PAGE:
This week: This time, I think about the experiences I made during my first flight using VR technology.

Despite being involved in Virtual Reality (VR) research for several years by now, I rarely came across VR applications that really kept me interested and motivated for a longer time. Often, I explored and tried out my own capabilities inside a particular virtual environment, but quickly stopped using it after having experienced most of the game mechanics. The reason for this is the lack of content that keeps me motivated beyond the initial curiosity.

This changed as a friend invited me to an X Plane 11 VR session. X Plane 11 presents a highly realistic flight simulation. It provides many realistic airplanes and allows users to practice flight procedures. Personally, I spent many hours playing flight simulations so I was immediately excited to give it a try in VR.

The most exciting moment was as I put on the head-mounted display and suddenly found myself inside a virtual Cessna 172. The realistic 3D cockpit gave me the feeling of actually being in a real airplane. All elements and instruments were at their correct position. Also, all control elements could be grabbed and manipulated using the game controllers. In this way, it was possible to use the yoke with one controller while adjusting the throttle with the second one.

This unprecendented flight experience was enhanced by the possibility to freely move my head and to change my perspective. Thus far, I was used to fixed views when playing flight simulations. This not only allowed me to better determine my position in respect to the runway, but also to have an overall improved overview over the instruments. It never was that easy to land a virtual airplane!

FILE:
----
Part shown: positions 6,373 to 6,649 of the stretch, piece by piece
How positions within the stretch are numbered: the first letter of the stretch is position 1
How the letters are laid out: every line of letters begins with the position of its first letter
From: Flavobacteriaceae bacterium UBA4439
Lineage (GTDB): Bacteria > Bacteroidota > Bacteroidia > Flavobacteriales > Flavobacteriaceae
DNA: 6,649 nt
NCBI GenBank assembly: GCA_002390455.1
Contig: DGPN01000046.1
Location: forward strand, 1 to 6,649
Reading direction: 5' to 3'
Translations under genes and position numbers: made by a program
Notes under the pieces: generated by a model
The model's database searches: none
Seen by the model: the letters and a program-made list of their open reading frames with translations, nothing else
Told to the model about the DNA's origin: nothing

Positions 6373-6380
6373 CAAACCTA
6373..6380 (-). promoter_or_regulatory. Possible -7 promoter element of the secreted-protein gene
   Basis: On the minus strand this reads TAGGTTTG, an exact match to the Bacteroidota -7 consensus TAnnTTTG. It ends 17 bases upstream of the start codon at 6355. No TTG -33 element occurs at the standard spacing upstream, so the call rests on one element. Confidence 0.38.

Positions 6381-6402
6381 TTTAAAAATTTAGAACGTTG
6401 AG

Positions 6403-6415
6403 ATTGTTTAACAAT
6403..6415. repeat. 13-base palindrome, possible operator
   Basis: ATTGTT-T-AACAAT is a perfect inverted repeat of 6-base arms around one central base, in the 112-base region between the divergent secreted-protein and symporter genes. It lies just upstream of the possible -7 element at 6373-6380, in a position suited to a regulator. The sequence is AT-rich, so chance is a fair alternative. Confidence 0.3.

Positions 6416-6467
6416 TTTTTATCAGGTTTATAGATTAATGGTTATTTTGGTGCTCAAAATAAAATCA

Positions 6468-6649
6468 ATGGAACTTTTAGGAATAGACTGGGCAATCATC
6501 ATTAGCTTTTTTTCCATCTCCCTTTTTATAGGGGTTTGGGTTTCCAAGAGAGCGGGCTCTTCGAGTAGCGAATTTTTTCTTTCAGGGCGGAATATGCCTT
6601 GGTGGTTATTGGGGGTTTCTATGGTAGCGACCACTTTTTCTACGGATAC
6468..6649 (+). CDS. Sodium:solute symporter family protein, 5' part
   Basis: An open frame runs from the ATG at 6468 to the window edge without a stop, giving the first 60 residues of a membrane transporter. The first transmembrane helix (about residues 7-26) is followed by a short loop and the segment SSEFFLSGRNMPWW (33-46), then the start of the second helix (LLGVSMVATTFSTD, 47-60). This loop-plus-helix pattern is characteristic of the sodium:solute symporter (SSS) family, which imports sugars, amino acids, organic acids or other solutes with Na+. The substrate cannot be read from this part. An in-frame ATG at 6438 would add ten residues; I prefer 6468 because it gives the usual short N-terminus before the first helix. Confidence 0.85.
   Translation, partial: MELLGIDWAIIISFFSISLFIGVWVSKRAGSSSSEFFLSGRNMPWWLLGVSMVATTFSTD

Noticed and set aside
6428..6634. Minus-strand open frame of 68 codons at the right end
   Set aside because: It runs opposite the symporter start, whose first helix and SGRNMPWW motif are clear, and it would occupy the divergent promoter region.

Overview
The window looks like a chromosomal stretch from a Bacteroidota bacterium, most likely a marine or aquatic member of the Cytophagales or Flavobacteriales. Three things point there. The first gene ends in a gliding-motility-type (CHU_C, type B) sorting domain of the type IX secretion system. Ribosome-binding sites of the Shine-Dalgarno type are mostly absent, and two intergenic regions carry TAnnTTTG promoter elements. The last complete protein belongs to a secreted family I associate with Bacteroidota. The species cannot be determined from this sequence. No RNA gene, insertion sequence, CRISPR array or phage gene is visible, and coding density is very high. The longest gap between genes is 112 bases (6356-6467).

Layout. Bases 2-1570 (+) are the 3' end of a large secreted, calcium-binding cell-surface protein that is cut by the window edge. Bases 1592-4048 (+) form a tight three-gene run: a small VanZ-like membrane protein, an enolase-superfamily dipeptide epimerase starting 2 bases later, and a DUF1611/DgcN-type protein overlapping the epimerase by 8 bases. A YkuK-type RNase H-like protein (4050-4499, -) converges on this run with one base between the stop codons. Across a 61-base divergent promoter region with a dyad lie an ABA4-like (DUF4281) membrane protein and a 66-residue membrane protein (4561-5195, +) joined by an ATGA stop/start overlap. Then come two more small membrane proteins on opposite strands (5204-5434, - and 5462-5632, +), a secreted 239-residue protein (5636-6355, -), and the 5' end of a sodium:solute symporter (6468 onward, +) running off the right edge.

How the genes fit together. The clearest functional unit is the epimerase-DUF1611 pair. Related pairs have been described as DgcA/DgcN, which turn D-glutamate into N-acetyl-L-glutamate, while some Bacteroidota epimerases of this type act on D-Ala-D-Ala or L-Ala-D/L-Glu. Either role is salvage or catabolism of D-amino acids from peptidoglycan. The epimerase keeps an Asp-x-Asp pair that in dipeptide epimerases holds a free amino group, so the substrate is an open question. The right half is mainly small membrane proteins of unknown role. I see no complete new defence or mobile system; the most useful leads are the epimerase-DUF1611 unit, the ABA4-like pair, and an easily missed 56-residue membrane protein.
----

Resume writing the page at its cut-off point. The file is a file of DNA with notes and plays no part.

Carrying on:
As a result, I was completely amazed by this VR flight experience. However, like most other simulations, things start to feel a bit unrealistic when haptic feedback is missing. While this is still ok for flicking switches or turning knobs, it becomes very difficult for using the yoke as well as the throttle. Of course, visual feedback helped me to keep the plane under control, but having no real control device in my hand reduced the overall immersive effect.

As a result of this, X Plane 11 VR might not necessarily allow for a direct training transfer in respect to actually flying an airplane. However, the realistic 3D cockpit models and accurate positions of relevant controls allow for a very effective and realistic training for procedures and check lists.

In the end, despite these limitations, it was the best flight simulation experience I ever made. Also, it was the first time, that I did not get quickly bored after having experienced most of the existing game mechanics. I am looking forward to my next virtual flight hours!